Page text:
Everyone should start keeping track of what Google is doing (if they weren’t already).
Just a few days ago Openalia posted about Google’s open source simulation software for planning heliostat arrays. Today it’s about the hardware and software for an Arduino shield that charges any electric vehicle (EV) off of household current.
So, basically, EVs get parked in the garage and plugged into a special computer to recharge their batteries. It’s important that the wall power be carefully metered out to maximize the life of the expensive battery pack. This thing does that, but it costs way less than its commercial equivalents and it’s open source.
Today we will be interviewing Chris Howell, the driving force behind OpenEVSE.
Okay, Chris, what is your background?
- I am a Network Engineer and have way too many hobbies… Pilot, Electronics, Ham Radio, RC planes/UAVs…
Did you have any engineering experience before you started?
- I build networks for a living. I did not have any experience in building complex electronic circuits or programing before I started.
When did you start and when did you decide to go open source?
What made you decide to open source the project?
- The decision to Open Source “OpenEVSE” was made because the Electric Vehicle industry desperately needed an inexpensive Charging station/ Electric Vehicle Supply Equipment (EVSE). The existing hardware is far to expensive ($750+) and the manufactures are taking advantage of consumers with outrageous labor costs to install the charging station.
- My quote to install the charging station form Nissan’s partner AV was over $1200. I already had a breaker in the panel and the charging station was to be located 18 inches away.
Did you choose one particular license over others? Why?
- Not really… The licences are pretty confusing, we just picked a common license.
Were there any tools/resources that were vital to your success?
- The Arduino paved the way for OpenEVSE. I bought an Arduino and out of frustration with my ridiculously high Charging Station quote I decided to see if I could use it to generate a J1772 pilot signal. J1772 is the standard in use by the EV industry. It is a 1khz square wave generated by the Charging Station. The voltage drop determined the EV state and duty cycle tells the EV how much current it can draw.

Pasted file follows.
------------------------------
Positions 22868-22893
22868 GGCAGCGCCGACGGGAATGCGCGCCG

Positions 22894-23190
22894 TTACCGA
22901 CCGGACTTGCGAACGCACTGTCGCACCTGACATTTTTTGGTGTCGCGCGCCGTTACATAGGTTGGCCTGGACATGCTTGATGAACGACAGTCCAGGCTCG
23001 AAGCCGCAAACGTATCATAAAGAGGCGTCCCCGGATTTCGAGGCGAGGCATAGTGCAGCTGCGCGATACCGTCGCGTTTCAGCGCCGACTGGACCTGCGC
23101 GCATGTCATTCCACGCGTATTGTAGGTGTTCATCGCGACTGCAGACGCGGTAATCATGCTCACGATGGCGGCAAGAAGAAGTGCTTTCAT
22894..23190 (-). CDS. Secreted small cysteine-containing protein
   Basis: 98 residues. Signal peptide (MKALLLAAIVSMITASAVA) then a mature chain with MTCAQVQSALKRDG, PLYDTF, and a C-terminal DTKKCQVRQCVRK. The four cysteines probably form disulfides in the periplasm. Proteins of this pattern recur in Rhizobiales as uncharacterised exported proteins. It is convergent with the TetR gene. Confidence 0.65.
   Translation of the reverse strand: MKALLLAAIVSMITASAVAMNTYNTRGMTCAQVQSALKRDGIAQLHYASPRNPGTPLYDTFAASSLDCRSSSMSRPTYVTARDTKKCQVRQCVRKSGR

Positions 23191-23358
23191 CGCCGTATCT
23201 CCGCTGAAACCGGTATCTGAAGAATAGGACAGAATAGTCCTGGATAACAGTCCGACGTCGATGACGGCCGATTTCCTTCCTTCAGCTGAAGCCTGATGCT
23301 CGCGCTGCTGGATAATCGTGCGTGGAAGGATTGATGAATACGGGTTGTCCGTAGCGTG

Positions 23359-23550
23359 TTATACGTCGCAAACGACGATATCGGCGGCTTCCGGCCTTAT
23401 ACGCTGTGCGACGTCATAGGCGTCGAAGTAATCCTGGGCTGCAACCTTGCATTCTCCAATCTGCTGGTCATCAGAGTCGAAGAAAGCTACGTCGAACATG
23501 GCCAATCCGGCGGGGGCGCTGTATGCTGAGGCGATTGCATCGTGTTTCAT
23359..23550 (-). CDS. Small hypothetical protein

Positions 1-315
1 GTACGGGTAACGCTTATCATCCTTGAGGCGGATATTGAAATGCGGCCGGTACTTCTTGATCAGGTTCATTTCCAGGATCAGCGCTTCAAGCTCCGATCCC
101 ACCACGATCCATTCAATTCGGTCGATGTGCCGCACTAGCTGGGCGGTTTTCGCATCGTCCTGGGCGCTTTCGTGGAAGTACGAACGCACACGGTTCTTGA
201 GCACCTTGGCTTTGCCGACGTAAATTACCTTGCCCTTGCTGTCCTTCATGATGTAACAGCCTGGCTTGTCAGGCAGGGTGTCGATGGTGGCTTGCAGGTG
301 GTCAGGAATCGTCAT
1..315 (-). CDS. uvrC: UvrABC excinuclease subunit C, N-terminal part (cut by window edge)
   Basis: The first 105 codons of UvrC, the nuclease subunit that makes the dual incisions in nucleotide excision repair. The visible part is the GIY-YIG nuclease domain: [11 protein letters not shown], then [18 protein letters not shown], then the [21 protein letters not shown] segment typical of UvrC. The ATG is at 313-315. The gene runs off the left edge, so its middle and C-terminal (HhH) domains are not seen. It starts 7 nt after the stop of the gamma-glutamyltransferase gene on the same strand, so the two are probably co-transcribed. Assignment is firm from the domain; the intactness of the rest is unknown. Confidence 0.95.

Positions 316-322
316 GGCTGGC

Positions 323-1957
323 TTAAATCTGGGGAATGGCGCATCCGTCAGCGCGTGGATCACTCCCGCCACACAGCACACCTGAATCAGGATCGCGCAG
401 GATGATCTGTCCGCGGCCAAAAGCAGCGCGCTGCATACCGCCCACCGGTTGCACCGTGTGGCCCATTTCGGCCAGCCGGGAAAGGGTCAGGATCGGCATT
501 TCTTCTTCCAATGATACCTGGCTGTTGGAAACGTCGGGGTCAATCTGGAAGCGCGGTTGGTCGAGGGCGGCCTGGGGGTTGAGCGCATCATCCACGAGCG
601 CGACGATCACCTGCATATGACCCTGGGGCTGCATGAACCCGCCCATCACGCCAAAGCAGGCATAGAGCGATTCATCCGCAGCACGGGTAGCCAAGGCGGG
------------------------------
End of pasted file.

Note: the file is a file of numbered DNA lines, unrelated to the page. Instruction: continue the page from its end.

- After a couple hours with the Arduino I was able to implement the pilot.
- Other resources that were very helpful were the tutorials from Adafruit and Sparkfun. I had to learn a lot about SMD stenciling, microprocessors and opamps.
- DorkBotPDX is great for the many prototype boards and OHARARP for the SMD stencils.
Any tools that were just really cool that everyone should know about?
- I really like the DSO Quad scope. It has been really useful for this project.
- The electric skillet for solder reflow is awesome.
Could you suggest one really important skill people should learn first?
- Learn how to program an Arduino.
- Once you know what a microprocessor can do lots of ideas start flowing.
Were there any significant changes between revisions or forks?
- No significant changes just a slow progression of improvements and added features.
How much of the project was individual effort and how much was social?
- The hardware was mostly individual with a few suggestions from really smart people. I brought the project to the stage that I was able to successfully charge my Nissan LEAF. Shortly after I recieved an email from “lincomatic” another LEAF owner who offered to make improvements to the software.
- Now I still do most of the hardware, but both lincomatic and I add to the software. OpenEVSE is starting to see some small contributions from the community. Hopefully more people will contribute to the project over time.
Are you anywhere close to feeling “done” with the project?
- The project is not done but it is mature. Open EVSE fully supports J1772 and all the same safety features as the “big boys”… GFCI, ground monitoring, stuck relay detection.
- There are a lot that can still be added touch screen LCD, Internet connectivity, energy metering, etc.
Do you plan on selling anything when you’re finished?
- We are currently selling OpenEVSE boards, an Arduino Shield, a “EV Simulator” and a power supply.
Has it been successfully used in a real job? By anyone else?
- Yes, OpenEVSE is in use by owners of the Nissan LEAF, Chevy VOLT, Toyoda PiP and Mitsubishi i-MiEV. Tesla and BMW Active-E owners are currently building Charging Stations. To date over 50 OpenEVSE boards have shipped.
Where do you want to take the project from here?
- I would like to interface OpenEVSE with a Raspberry Pi to provide a rich web interface and also a graphical interface.
What do you think about open source as a philosophy? As a strategy?
- Open Source is a great way to get people interested in a project and to spark innovation.
Do you follow any other open source projects?
- Arduino and Raspberry pi.
In your wildest dreams, what would be open sourced next?
- OpenEVSE homepage
- At Lincomatic’s blog
- Build it at Instructables
- Gordon-Bloomfield, Nikki. (15 March 2012). DIY Guide Helps You Build Your Own Electric Car Charging Station. Green Car Reports.
- At Adafruit
- At Electronics Lab